He is joined by Mickaël Chérel (Fra), Ag2r; Yukihiro Doi (Jpn), Argos-Shimano; David Boily (Can), SpiderTech; Jeremy Vennell (NZl), Bissell and Andrew Bajadali (USA), Optum

At 10km, the gap is 45 seconds.

At 12km, the gap is now 1:10.

We have a rider from Colombia-Coldeportes attacking out of the peloton, hoping to bridge up to the group ahead.

No huge panic in the field. Our race leader has stopped to respond to a call from nature.

We're moving up to the day's first climb.

168km remaining from 186km

As our leaders head up to Mt. Emma, they've an advantage of 2:15 over the peloton.

It's clear and sunny today and not nearly as warm as it was yesterday.

It was quite windy at the start, but it appears to be a bit calmer on the slopes of the climb.

The forecast calls for temperatures around 70 at the finish in Big Bear. All in all, it should be a nice day for a bike race.

165km remaining from 186km

Our six leaders are coming up to the KOM mark on Mt. Emma. They are holding on to an advantage of 3:05.

 Our leaders are now coursing down the descent of Mt. Emma. From here it's a long 60k or so to the day's big hurdle.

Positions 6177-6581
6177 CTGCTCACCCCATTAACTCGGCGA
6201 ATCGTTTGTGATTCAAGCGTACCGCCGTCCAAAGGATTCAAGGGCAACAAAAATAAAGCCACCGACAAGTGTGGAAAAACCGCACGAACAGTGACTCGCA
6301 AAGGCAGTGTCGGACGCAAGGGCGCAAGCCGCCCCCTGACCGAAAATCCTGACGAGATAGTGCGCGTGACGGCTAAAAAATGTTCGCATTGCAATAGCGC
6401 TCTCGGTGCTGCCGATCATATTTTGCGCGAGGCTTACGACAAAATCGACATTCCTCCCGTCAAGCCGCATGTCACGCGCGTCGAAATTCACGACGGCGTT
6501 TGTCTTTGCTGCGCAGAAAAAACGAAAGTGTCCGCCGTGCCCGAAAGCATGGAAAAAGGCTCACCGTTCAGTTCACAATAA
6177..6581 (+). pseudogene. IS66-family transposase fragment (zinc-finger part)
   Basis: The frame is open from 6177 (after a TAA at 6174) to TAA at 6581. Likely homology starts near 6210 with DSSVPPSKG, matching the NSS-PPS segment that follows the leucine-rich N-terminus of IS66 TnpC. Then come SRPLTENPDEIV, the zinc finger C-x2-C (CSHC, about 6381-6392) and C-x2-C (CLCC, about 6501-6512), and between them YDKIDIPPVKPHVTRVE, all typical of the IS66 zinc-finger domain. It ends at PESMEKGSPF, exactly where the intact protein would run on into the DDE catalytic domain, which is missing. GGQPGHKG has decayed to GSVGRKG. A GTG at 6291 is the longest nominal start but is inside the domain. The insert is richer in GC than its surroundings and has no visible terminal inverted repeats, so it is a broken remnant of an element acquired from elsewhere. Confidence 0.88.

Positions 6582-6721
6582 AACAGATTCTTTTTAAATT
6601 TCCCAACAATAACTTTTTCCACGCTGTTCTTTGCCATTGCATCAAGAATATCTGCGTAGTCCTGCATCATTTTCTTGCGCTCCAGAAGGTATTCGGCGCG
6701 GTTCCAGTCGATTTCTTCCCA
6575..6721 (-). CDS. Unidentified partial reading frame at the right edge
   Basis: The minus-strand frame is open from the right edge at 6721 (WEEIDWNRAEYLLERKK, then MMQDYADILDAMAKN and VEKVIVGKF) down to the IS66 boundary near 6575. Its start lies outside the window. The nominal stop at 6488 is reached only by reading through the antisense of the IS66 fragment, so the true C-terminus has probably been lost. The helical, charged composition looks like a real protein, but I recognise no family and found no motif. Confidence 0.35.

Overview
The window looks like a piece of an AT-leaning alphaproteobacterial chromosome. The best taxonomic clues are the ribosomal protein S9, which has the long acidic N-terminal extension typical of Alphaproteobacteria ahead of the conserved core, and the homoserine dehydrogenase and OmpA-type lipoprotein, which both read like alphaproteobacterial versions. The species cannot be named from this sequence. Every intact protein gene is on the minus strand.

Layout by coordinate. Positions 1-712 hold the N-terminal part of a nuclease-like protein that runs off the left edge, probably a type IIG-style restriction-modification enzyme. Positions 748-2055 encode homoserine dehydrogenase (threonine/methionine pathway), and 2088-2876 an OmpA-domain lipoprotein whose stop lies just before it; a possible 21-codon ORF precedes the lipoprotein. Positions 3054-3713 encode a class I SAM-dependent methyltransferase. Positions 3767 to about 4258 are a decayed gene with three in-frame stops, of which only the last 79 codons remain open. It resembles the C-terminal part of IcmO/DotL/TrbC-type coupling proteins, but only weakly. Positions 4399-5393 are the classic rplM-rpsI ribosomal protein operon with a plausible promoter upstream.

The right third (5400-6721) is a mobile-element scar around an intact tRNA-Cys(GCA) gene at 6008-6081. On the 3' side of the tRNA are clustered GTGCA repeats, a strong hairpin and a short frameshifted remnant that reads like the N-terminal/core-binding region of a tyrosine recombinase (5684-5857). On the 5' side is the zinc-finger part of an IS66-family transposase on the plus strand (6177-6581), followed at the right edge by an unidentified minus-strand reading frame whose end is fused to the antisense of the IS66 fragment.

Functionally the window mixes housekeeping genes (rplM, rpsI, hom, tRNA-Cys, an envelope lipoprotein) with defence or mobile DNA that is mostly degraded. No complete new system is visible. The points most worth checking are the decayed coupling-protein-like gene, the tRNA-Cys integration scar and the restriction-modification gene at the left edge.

It looks like we are going to have an interesting KOM battle today

Results of the KOM at Mt. Emma:
1. David Boily, Spidertech
2. Sebastian Salas, Optum Pro Cycling
3. Andrew Bajadali, Optum Pro Cycling
4. Gregory Rast. RadioShack-Nissan

160km remaining from 186km

150km remaining from 186km

 Omega Pharma-Quick Step director Wilfried Peeters told CyclingNews today that he also expects RadioShack to pour on the gas today.

"At this point, they have nothing to lose," he said, referring to Chris Horner's time losses over the past days. Horner had a tough time trial yesterday, losing 2:50 to race leader Dave Zabriskie.

145km remaining from 186km

143km remaining from 186km

144km remaining from 186km

Peeters said he's not expecting that his team's Tom Boonen will be in the mix at the finish today, noting that the course doesn't exactly suit Boonen's skill set.

136km remaining from 186km